Black, Indigenous, and Hispanic people in this country are experiencing disproportionately high rates of illness and death from the COVID-19 pandemic. To address this syndemic (Poteat, Millett, Nelson, & Beyrer, 2020), we need to address the structural racism at the root cause of these disparities. Who better to forge the path forward, than this group of nursology leaders? It is time to move to action.
Inspire action on the environment and social determinants of health is the third approach. Another population-focused nursologists’ action from the conceptual framework posits that nursologists must build coalitions to be successful in this work. Others need to be inspired to join the effort. If nursologists are unsure of how to inspire, or lack inspiration themselves, they can read a few blog posts on nursology.net or nursesdrawdown.org for examples. Nursologists can also go to #nursetwitter where there are conversations about nursologists addressing the social determinants of health along with reflection and discussion on how to dismantle structural racism within nursology. Nursologists can also be inspired by leaders who advocate for nursology by serving on boards, writing op-eds, acting as expert sources for the media, reaching out to legislators, and/or running for office themselves. Inspiration comes in many forms. There is an energy and passion required to do this work and if you have the capacity, please help inspire others to join the movement.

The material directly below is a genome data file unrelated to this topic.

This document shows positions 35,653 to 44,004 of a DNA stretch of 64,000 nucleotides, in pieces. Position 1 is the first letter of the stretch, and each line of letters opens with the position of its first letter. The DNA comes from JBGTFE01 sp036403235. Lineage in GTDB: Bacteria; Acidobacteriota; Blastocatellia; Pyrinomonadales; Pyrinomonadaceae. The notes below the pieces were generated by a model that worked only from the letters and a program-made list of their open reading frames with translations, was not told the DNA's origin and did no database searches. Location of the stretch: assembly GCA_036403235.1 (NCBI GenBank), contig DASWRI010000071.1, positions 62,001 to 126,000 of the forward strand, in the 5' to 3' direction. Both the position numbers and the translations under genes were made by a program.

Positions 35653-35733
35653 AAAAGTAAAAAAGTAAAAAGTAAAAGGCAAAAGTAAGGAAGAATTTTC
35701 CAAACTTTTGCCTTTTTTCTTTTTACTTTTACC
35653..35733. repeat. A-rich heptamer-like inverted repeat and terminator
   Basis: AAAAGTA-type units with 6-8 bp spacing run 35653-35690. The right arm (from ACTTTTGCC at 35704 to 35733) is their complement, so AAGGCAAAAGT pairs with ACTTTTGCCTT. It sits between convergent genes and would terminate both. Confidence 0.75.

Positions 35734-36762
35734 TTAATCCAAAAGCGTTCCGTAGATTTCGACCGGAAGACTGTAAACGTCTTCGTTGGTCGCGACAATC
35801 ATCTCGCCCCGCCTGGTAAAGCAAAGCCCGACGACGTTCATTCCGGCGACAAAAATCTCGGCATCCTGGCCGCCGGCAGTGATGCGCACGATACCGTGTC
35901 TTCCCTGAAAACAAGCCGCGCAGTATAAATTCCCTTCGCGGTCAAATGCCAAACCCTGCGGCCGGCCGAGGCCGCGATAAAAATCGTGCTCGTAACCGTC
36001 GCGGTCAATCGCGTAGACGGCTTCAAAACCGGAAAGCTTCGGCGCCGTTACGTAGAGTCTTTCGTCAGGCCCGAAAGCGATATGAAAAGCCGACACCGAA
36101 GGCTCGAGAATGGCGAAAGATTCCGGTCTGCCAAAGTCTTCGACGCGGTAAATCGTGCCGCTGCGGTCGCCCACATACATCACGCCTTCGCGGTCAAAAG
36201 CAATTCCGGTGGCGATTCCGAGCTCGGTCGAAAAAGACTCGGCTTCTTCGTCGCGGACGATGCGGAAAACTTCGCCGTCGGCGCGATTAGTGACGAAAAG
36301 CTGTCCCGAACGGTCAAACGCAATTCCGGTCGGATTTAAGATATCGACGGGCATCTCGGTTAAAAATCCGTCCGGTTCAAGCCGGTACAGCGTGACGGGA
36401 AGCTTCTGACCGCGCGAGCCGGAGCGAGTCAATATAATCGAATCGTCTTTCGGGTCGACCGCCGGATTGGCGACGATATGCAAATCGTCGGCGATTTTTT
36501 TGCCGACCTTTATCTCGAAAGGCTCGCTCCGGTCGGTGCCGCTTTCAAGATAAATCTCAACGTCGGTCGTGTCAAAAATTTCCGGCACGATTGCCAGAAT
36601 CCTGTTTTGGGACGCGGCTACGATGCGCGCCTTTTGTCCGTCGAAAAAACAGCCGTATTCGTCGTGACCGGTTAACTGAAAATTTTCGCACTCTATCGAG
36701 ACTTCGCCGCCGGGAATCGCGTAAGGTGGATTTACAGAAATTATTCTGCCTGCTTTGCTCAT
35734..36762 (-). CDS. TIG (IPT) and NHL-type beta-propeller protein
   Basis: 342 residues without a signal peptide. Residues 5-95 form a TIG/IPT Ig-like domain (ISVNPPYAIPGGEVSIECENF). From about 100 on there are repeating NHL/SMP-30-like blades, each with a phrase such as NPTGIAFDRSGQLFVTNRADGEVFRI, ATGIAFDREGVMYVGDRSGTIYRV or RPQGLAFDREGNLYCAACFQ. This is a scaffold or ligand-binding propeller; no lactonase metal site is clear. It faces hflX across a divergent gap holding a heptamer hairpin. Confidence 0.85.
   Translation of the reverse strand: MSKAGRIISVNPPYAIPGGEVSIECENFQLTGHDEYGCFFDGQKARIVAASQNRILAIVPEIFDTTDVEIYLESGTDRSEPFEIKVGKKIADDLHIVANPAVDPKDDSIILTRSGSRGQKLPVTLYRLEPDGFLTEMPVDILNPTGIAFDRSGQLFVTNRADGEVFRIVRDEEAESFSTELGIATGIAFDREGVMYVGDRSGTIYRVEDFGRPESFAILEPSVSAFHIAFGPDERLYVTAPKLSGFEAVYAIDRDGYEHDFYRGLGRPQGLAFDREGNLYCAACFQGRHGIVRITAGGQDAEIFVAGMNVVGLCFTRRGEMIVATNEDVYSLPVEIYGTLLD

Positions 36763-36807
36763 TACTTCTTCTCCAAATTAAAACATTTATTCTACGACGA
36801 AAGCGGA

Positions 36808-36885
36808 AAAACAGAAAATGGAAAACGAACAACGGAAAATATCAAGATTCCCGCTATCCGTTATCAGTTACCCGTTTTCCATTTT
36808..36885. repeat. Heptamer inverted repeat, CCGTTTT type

We leave you with the call-to-action to reflect, act, and inspire. We look forward to continuing this conversation.
Freire, P. (1972). Pedagogy of the oppressed. Herder and Herder.
Poteat, T., Millett, G. A., Nelson, L. E., & Beyrer, C. (2020). Understanding COVID-19 risks and vulnerabilities among black communities in America: the lethal force of syndemics. Annals of Epidemiology, 47, 1–3. https://doi.org/10.1016/j.annepidem.2020.05.004